|Fate||Takeover by Borgward|
Hansa-Automobil Gesellschaft m.b.H was a German car brand established in 1905, which in 1914 was merged with Norddeutsche Automobil und Motoren AG (NAMAG) into Hansa-Lloyd-Werke A.G.. From 1929 to 1931 it was taken over by the Borgward group. Hansa was based in the Bremen suburb of Hastedt.
The first cars were licence-built Kriéger electric vehicles, beginning in 1905. Petrol-engined models followed in 1908 with 3685 cc engines, but few were made. Belgian electrical engineer, Paul Mossay, was employed for four years as chief engineer, designing both engines and electric vehicles. In 1914 the company merged with Lloyd to become Hansa-Lloyd Werke AG. The company continued to change names and badging on a number of occasions and were never on a sound financial footing.
Most of the Hansa/Lloyd cars made during this period were sold as Hansa with the Hansa-Lloyd name mainly attached to commercial vehicles, with the exception of the Treff-Aß and the Trumpf-Aß. In 1929 the company was integrated in the Borgward group after the purchase of Hansa by Carl F. W. Borgward, and car production ceased.
Hansa-Automobilwerke founder Robert Allmers remained at the head of the company through the 1920s, as well as being the founder of the "Gemeinschaft der Deutschen Automobilfabriken" (Association of German Carmakers, GDA). GDA incorporated truck manufacturers N.A.G., Hansa-Lloyd, and lower-cost automobile manufacturer Brennabor (and later also Helios (automobile) and railroad car manufacturers Hawa) but were never able to successfully merge or streamline the operations of the various companies. When automobile production resumed after World War I, Hansa-Lloyd's sole model was the Treff-Aß (Ace of Clubs), a robust if somewhat outdated car based on pre-war designs. Its engine was a 4-litre four-cylinder producing 60 PS (44 kW). Allmers, however, was determined to manufacture a modern high-end automobile and in 1922 he ordered Hansa-Lloyd's engineers to develop an eight-cylinder car incorporating all of the latest technical developments. At the German Automobile Show in Berlin in the fall of 1923, the all new 16/80 with a 4.2-litre inline-eight was presented. For unknown reasons - although a series of strikes in 1924 may have had an impact - the car never entered series production, with the company enjoying steady sales of the sturdy old 18/60 and focusing on the development of an all-new light truck instead.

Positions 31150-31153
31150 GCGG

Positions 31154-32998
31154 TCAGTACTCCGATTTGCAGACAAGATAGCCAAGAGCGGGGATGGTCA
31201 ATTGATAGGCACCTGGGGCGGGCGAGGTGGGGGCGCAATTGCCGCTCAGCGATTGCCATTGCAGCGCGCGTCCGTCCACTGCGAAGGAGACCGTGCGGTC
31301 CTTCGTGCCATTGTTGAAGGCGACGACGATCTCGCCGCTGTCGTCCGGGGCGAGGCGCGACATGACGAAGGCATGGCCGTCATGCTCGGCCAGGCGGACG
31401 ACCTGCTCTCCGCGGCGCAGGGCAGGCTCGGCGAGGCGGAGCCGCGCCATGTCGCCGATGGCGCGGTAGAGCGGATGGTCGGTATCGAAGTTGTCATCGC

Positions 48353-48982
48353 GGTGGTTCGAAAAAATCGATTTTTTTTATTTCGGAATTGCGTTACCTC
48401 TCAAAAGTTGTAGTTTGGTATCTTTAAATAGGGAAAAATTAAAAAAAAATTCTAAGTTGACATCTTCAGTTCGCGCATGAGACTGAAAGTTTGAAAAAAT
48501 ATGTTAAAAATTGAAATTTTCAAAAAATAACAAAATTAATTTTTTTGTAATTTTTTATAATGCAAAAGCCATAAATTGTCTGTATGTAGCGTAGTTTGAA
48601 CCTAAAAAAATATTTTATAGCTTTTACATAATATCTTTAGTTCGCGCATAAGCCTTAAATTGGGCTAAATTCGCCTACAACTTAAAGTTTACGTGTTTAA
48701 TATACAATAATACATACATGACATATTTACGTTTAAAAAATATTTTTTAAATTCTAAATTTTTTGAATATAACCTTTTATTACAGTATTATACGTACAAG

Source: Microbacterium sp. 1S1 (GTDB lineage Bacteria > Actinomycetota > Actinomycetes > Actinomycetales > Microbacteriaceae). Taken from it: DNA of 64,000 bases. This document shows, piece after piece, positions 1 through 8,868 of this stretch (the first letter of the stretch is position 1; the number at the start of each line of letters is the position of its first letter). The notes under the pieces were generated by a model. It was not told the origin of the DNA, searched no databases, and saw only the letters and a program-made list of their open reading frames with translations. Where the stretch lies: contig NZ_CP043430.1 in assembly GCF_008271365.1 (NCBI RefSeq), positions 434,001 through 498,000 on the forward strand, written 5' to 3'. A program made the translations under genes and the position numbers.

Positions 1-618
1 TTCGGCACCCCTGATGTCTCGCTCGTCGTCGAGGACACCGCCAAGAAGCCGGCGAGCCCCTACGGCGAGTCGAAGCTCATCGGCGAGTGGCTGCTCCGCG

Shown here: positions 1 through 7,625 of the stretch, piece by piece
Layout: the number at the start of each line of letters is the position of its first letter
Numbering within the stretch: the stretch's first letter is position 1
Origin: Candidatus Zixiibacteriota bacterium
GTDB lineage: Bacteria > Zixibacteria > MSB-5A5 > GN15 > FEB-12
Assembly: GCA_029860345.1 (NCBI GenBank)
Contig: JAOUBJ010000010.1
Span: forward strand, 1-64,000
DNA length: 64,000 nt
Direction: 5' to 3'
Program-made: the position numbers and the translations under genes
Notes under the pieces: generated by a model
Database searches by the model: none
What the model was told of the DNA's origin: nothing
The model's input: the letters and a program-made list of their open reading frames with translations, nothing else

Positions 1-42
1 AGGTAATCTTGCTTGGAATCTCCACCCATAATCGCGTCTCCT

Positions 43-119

Allmers' dream of a luxury car had not abated, however, and in 1924 he hired an Italian engineer named Pellegretti away from Isotta-Fraschini. Pellegretti developed a new, more powerful and somewhat larger car which was introduced at the Berlin Show in 1925. The new 8-cylinder 4.6-litre Hansa-Lloyd 18/100 Trumpf-Aß (Ace of Trumps) produced 100 PS (74 kW) and sat on a 3,550 mm (140 in) wheelbase. The imposing new car was as good as anything else built in Germany at the time, but the development cost and minuscule production numbers helped lead to Allmers being gradually pushed out of the running of the company by the late 1920s. In spite of small sales, the Ace of Trumps saw continuous development during its production run: in 1927 or 1928 the engine was enlarged from 4,630 to 5,220 cc (283 to 319 cu in), the name accordingly changing to 20/100, while the wheelbase increased to 3,640 mm (143 in) in 1928 and to 3,750 mm (148 in) in 1929. After Borgward's takeover, eight-cylinder production ended in 1930 as the world entered the Great Depression. The Borgward group also included the Varel-produced Hansa A8 17/95PS eight-cylinder car, powered by an American-made Continental engine. The last 20/100 cars continued to be sold into 1931 as the "Hansa Imperator;" these were equipped with a bored out 5.8-litre engine.
The Hansa-Lloyd factory was located opposite of Borgward's own Goliath factory on Föhrenstrasse in Bremen-Hastedt; the Hansa-Lloyd truck range complemented the Goliath range while the purchase also allowed Carl Borgward to fulfill his dream to produce his own cars. Carl Borgward stopped Hansa-Lloyd's production of luxury cars, but from 1933 onwards the brand name Hansa became the name of several Borgward passenger car models. The Hansa Konsul and Hansa Matador were introduced and shortly thereafter the small rear-engined Goliath Pionier-derived Hansa 400 and 500.
In April 1933 the tax rules which had been favoring small cars such as the Hansa 400 were abolished; the slow selling smaller Hansas were discontinued soon thereafter. Borgward decided to instead produce the new Hansa 1100 four-cylinder two-door and four door all-steel Sedan, and then the six-cylinder 1700 and 2000. From 1939, the 2000 carried the Borgward brand. The name Hansa started to be phased out, becoming Hansa Borgward, then Borgward Hansa and finally Borgward.
Until 1937, the Hansa-Lloyd brand was used on a number of commercial vehicles (trucks and buses), from the one-ton "Express" to the five-ton "Merkur". These models were largely replaced by Borgward-branded vehicles, with a few models sold with just "Hansa" badging in 1938.
In the Second World War, the Bremen factory was completely destroyed.
The Borgward Hansa 1500, sold from 1949 onwards, was the first new car construction in Germany, followed by the Borgward Hansa 2400 large fastback sedan in 1952. From 1958, during the last three years of production, the former Goliath 1100 automobile were sold under the Hansa 1100 brand name until the Borgward group collapsed in 1961.
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